As companies across industries grapple with systemic racism and inequality, business school students must sharpen their knowledge and skills in diversity, equity and inclusion (DEI) in order to create positive change and a more just future as the next generation of business leaders.
Marilyn Anthony, previously an assistant professor in the Department of Strategic Management, received an Honorable Mention in a case writing competition that sought to help students acquire experience in this critical field.
WDI Publishing’s Diversity, Equity & Inclusion Global Case Writing Competition focuses on academic case studies that involve a DEI-related business dilemma or feature diverse protagonists as business leaders. These cases are intended to increase the understanding of the unique and realistic challenges of creating, implementing and sustaining DEI in an organization, provide learning opportunities that challenge current ideas about DEI in business, and spur critical thinking for enacting positive change.
Anthony’s case, titled “When Racism is Involved, Is the Customer Always Right?”, was co-written with Shreshthi Mehta, an HR professional and seasoned case-writer. Their case features Blake Human Services (BHS), an identity-disguised nonprofit mental health clinic based in Boston that dealt with a tense conflict between one of its Black staff members and a racist patient. After the staff member reached out to the vice president of human resources about the situation, the executive had to decide how to resolve the conflict in a way that maintained a responsible balance between the needs of clients and staff.
“For me, what was interesting about the case is that I’m not an HR expert. When you write a case about an industry or an area you know little or nothing about, it’s an opportunity to learn more about that field, and that’s really rewarding,” Anthony said. “This case offered a highly relevant topic because it’s about the tensions of who has a right to say what. How does a company respect both the rights of their employees and the rights of their clients? How do you foster an environment of a company culture that is respectful of your employees and all stakeholders?”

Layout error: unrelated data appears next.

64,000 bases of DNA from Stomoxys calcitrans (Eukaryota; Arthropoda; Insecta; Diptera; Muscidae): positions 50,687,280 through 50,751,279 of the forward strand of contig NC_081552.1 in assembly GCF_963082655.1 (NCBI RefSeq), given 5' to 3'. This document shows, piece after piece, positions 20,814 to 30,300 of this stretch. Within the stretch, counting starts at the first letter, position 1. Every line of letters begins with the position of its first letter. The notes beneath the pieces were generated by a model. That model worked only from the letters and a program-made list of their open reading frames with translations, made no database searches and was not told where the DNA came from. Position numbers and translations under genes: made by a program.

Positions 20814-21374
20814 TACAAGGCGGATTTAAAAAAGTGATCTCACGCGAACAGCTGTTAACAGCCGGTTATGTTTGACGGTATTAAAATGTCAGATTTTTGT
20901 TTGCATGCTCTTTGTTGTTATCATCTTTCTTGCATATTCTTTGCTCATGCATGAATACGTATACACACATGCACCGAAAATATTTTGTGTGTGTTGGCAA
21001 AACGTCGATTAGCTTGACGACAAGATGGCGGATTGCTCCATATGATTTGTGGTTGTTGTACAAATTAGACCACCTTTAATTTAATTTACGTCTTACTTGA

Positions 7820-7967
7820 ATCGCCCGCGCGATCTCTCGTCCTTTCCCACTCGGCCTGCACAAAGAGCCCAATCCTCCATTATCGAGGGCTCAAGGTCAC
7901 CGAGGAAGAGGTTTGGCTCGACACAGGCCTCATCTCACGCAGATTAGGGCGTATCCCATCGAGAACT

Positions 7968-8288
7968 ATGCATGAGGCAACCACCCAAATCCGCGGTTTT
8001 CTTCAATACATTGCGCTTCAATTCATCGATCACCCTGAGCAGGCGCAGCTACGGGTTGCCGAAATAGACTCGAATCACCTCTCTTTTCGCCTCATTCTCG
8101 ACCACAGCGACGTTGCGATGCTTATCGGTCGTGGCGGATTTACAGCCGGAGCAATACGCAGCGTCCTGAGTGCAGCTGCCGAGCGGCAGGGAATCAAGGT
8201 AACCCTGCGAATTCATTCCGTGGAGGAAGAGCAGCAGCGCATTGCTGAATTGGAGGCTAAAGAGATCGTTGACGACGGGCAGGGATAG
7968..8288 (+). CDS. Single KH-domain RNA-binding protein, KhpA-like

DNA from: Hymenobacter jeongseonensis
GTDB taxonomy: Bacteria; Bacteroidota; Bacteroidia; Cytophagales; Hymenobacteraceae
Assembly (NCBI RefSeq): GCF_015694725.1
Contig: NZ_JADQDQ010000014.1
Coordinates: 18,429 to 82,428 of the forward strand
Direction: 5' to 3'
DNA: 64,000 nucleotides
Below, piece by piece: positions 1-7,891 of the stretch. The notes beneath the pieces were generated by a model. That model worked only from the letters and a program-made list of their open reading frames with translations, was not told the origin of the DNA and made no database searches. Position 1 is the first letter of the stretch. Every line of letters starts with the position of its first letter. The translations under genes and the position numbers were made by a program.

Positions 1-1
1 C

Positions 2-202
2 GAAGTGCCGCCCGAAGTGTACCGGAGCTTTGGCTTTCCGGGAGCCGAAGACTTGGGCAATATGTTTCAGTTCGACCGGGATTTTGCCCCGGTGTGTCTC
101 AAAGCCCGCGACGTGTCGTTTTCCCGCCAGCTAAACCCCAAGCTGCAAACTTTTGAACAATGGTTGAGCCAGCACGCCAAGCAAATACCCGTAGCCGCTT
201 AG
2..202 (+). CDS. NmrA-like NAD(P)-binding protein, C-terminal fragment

The case invites students to analyze the challenges of supporting DEI initiatives within diverse populations and identify what HR policies, processes and management decisions can effectively and fairly expand DEI efforts. While the case is primarily meant for undergraduate students from a variety of business disciplines, it can also be used as a real-world example for adult employee and management training in organizational behavior and diversity issues.
“After the murder of George Floyd and increased awareness of the Black Lives Matter movement, there has been more conversation about inequality, discrimination, racism and white privilege. This seems to be a topic that students can really relate to,” Anthony says. “It’s challenging because the case asks students to be honest about their own feelings, to recognize the legitimacy of other people’s feelings and to put that in a context of managing people. You’re never managing a business—you’re always managing people. Our intent was to confront students with the complexity of an actual HR situation and to explore how one solution might work for some of your constituents or your employee base, but not for the rest. You have to carefully construct not just a solution, but a communications plan that results in maintaining harmonious and equitable company culture.”
As an Honorable Mention recipient, Anthony and Mehta’s case is eligible for publication and distribution by WDI Publishing. Anthony, who is building a new career as a ghostwriter for business books, will be returning as an adjunct professor at the Fox School in the fall 2021 semester and continue writing business cases.
“As long as Shreshthi keeps wanting to enter competitions, I’ll probably stay on this path,” Anthony says. “When a topic catches our eye, we say, ‘We’d like to know more about that.’ Then a new case gets underway.”